On a wet October Sunday, a bunch of green fingered friends gathered to kick start FoodCycle Bristol’s new community project: the Easton Community Centre garden. The group was made up of a mixture of FoodCycle managers, volunteers and our community partner Matt from the Avon Wildlife Trust.
Before we started, the garden was disguised by a knotty, tangled mess of brambles and bracken which had grown absolutely wild. As a disused and wasted space, the garden was heavily littered with bottles, cans, some slightly less desirable items and some random pieces of junk including shoes, boots, a car radio, a lamp and a head lamp. Our mega litter pick resulted in about 15 bags of assorted recycling and rubbish! GROSS!
After the site had been de-littered, our attention turned to a session of extreme pruning. We cut back piles and piles of bracken and weeds which we placed over the fence to rot down over the winter. With the expert advice of a local tree surgeon, a few rogue trees were pruned back to a less imposing size.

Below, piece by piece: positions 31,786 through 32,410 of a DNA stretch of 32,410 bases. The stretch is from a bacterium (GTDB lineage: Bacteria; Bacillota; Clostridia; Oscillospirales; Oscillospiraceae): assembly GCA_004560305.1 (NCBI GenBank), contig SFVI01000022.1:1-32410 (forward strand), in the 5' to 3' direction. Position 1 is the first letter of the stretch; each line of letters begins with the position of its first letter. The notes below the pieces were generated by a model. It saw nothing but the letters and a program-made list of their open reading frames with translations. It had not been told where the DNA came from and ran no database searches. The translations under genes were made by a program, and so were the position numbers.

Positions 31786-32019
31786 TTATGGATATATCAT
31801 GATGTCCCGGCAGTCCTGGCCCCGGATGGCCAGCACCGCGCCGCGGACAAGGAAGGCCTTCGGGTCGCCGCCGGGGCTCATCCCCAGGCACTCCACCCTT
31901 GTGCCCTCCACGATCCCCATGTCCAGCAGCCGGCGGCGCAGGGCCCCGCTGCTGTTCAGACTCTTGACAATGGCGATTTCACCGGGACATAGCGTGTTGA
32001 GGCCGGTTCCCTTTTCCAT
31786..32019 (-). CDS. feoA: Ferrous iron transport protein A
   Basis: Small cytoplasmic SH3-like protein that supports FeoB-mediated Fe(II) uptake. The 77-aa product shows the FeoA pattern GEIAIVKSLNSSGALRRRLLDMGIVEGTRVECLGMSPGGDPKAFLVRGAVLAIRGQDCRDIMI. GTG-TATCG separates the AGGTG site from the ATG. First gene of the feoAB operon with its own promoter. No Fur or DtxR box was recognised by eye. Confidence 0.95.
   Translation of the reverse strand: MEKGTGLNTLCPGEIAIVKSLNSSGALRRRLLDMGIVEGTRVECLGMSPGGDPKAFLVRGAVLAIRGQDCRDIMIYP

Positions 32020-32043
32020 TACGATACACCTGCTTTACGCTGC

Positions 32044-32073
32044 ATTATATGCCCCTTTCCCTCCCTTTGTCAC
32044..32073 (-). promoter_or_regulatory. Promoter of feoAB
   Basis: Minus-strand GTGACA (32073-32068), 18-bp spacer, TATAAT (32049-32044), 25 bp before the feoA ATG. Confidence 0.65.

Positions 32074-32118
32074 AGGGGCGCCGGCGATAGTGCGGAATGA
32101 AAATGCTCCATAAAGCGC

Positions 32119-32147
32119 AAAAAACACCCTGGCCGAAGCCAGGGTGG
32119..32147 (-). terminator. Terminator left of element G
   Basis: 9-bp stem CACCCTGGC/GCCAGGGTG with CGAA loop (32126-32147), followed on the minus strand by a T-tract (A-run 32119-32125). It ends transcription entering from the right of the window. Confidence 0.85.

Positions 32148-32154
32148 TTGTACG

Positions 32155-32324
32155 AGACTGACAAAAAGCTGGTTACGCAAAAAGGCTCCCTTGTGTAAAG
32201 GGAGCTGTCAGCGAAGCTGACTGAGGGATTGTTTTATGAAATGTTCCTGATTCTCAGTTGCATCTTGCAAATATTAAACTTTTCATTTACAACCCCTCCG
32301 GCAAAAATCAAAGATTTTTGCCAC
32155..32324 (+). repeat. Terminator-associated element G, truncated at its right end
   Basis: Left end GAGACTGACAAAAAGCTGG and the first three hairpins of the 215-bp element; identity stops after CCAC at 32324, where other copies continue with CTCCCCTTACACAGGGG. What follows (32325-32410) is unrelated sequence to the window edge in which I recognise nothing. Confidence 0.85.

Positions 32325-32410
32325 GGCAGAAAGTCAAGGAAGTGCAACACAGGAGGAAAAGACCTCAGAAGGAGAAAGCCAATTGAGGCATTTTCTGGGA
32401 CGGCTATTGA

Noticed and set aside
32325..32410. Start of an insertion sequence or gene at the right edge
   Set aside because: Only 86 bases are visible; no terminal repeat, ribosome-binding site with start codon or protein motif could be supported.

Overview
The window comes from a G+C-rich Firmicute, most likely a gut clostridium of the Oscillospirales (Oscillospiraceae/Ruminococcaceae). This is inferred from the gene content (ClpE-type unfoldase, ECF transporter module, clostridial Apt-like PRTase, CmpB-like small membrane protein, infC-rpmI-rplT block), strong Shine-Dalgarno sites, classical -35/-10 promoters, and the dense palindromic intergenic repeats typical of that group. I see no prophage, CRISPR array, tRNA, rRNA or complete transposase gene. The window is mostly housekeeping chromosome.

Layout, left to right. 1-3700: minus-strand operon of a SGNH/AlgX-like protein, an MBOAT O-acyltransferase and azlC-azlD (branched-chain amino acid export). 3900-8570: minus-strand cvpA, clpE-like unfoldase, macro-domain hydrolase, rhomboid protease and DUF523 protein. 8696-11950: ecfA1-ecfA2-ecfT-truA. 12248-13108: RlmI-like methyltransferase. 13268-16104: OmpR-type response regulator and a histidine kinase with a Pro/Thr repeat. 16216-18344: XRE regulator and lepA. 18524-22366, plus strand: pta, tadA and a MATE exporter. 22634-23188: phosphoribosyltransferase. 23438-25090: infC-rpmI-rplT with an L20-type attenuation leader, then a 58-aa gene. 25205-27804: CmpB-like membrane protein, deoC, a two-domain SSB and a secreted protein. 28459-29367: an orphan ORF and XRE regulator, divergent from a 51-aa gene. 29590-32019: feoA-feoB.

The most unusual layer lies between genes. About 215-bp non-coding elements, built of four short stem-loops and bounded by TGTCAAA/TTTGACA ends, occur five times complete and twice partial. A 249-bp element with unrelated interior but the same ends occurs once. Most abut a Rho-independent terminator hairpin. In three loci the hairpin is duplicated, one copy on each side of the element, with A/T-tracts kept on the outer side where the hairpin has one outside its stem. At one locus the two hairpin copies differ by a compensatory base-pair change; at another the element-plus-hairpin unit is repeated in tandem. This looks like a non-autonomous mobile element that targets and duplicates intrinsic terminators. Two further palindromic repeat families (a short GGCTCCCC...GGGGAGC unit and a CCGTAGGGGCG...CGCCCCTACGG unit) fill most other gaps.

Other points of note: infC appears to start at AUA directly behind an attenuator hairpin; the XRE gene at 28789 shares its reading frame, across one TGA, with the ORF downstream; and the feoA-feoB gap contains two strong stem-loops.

Still the rain continuously and relentlessly poured down, soaking everyone through to the skin. Literally, pants and everything. Despite our discomfort, we laughed our way through 3 hours of wetness, worked like a well-oiled machine and achieved a huge amount too.
Once the wilderness had been tamed, a very sizeable garden was revealed with raised beds, a pond, fruit trees and other plants. Matt (Avon Wildlife Trust), who has several projects in the Easton/ Lawrence Hill area, and the community team have big plans for the garden. They would like to plant spring bulbs, create a wildlife habitat near the pond, have a proper compost bin (rather than just a heap) and grow wild herbs to use in the Sunday community kitchen.
Slightly bedraggled looking, we retired to the community kitchen for some well-earned food. The kitchen was really busy with loads of people enjoying the scummy menu of Italian potatoes & salad, Saag Aloo and Apple Surprise. Thanks cooking team! 🙂
We’re only at the start of our project but already the garden looks so much better, and it is really easy to see the potential.
Continue to keep updated with the progress of our community garden, and if you’re feeling green fingered and would like to be involved, do contact us or keep an eye on our rotas.